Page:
City begins budget process
Georgetown City Council got its first look at the proposed 2013-14 budget this week but still has quite a few decisions to make before the spending plan can be approved.
Currently, the budget for the upcoming fiscal year is projected to be $30.9 million, which is 2.6 percent less than the 2012-13 budget, according to City Administrator Chris Carter.
The plan as presented includes a three percent pay increase for city employees, which is a total expenditure of $186,605.
Carter said the amount the city has to pay for employee medical insurance is increasing by 7.5 percent. Council has to decide if that increase will be picked up in whole, or in part, by the city or if employees will be asked to cover the costs.
If the city splits the increase with employees 50-50, it would cost the city $104,143. If employees pay none of the increase, it will cost the city $208,285.
As is the case at many council meetings, there was a dispute between Mayor Jack Scoville and Councilman Rudolph Bradley on how Tuesday’s workshop should have been conducted.
Bradley wanted council to be able to ask questions as Carter was making the presentation. Scoville wanted council to save all of their questions until after the presentation was made.
“You did not let me make my point,” Bradley said after being interrupted by Scoville.
“Let’s just get through it then come back and ask questions,” Scoville responded.
“Your ruling is incorrect,” said Bradley. “I want the record to reflect that.”
“Then let the record reflect that,” Scoville fired back.
Bradley said in the past council has always asked questions as the presentation was being made.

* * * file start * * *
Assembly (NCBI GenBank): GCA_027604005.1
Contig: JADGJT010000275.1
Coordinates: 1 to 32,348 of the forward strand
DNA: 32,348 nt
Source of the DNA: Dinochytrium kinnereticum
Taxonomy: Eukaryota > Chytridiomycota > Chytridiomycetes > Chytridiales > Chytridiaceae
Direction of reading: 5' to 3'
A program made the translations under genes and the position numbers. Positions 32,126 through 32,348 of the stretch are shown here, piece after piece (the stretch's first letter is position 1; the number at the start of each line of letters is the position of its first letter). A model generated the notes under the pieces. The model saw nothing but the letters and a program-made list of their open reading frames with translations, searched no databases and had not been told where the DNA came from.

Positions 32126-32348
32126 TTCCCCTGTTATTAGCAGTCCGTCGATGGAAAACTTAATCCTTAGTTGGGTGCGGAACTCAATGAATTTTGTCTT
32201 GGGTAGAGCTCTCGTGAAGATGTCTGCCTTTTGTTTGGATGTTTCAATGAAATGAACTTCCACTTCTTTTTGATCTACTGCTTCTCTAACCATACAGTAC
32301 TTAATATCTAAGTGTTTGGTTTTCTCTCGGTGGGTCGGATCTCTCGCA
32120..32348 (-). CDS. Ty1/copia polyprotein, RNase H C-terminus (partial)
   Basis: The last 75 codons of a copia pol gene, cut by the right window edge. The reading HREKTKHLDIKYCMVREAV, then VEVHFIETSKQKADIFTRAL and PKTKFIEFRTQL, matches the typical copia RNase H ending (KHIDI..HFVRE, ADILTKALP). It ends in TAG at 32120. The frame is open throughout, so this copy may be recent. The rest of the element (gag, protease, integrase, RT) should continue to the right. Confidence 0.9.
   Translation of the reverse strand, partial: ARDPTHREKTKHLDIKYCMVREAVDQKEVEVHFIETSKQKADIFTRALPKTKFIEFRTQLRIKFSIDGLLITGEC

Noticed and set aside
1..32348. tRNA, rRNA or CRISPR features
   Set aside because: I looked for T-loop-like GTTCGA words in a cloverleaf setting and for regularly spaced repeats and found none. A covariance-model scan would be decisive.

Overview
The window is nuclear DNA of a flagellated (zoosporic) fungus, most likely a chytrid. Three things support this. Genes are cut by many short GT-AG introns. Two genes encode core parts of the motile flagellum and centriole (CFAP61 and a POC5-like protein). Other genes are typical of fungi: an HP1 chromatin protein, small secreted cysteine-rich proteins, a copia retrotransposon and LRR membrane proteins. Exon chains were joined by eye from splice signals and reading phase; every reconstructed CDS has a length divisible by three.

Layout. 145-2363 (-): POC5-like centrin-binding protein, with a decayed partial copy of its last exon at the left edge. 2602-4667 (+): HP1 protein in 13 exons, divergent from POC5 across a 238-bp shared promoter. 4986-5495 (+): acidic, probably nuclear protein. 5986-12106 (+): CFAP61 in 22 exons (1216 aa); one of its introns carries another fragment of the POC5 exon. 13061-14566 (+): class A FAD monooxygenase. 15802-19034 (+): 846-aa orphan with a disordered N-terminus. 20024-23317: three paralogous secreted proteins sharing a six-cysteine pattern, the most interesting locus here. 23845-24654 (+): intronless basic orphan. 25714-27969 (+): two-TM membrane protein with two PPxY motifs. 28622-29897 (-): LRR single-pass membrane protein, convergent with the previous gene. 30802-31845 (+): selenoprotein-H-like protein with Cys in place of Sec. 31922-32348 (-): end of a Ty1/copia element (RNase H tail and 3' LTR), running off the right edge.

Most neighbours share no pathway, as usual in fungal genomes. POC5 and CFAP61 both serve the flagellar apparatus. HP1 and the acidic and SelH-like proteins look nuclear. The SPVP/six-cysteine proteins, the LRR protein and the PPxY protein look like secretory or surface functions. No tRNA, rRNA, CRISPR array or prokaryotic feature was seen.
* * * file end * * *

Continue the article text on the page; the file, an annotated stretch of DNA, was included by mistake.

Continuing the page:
Council will also have to decide whether to fill new positions being recommended by Carter.
One of the positions already being debated is a new lieutenant/watch commander for the Georgetown Police Department at a cost of $46,000.
Council member Clarence Smalls questioned the need for the new hire.
Police Chief Paul Gardner said after meeting with Carter, it was decided that position is currently not in the proposed budget. However, he said he “feels strongly” the position is needed and plans to “make a better case” on why it is needed at an upcoming meeting.
Also, some council members expressed concerns about the city paying for resource officers in the schools within the city.
Gardner is requesting $68,000 so officers can be assigned to the campuses of Maryville Elementary and the Howard Adult Center.
When asked by Paige Sawyer about who pays for the officers at Georgetown Middle and Georgetown High Schools, Gardner said the cost is split 50-50 with the school district.
Sawyer said he wants the district to pay 100 percent of the school resource officer costs.
That’s because the district pays the costs for all the other schools in the county.
“And city residents are county residents also,” Sawyer said.
Gardner said he agrees with Sawyer.
“I agree it needs to be driven by the district,” he said.
The proposed budget also contains an expenditure of $75,000 to hire a director of community and housing development.
The duties of the job, which is expected to be advertised this summer, include supervising department employees, develop relationships with community partners available to provide services to residents, work with homeowners to maintain vacant housing to City code requirements, work with communities to encourage diverse neighborhoods and receive and respond to public inquiries, requests for assistance and complaints regarding division projects and activities.
The city, as previously reported, has already split the duties of Cindi Kinder who has been the director of the Kaminski House Museum for years. She is now also the city’s new Historic Preservation Officer.
Because her time is now divided, it is being recommended the city hire two new part-time clerks to help with the museum and gift shop.
It is also being recommended that the hours worked by the director of Keep Georgetown Beautiful be increased from 15 hours per week to 30.
Councilwoman Jeanette Ard questioned the need for the increase since the city recently hired Jonathan Heald to head the new Public Service Department and Tee Miller is about to come on board as the new leader of Planning and Economic Development.
“We have all these departments coming together. Do we need to keep a KGB coordinator?,” Ard asked, adding she feels the KGB work could be divided between Heald and Miller.
Council will continue the budget talks at another workshop which will take place at 4 p.m. Tuesday.
By Scott Harper
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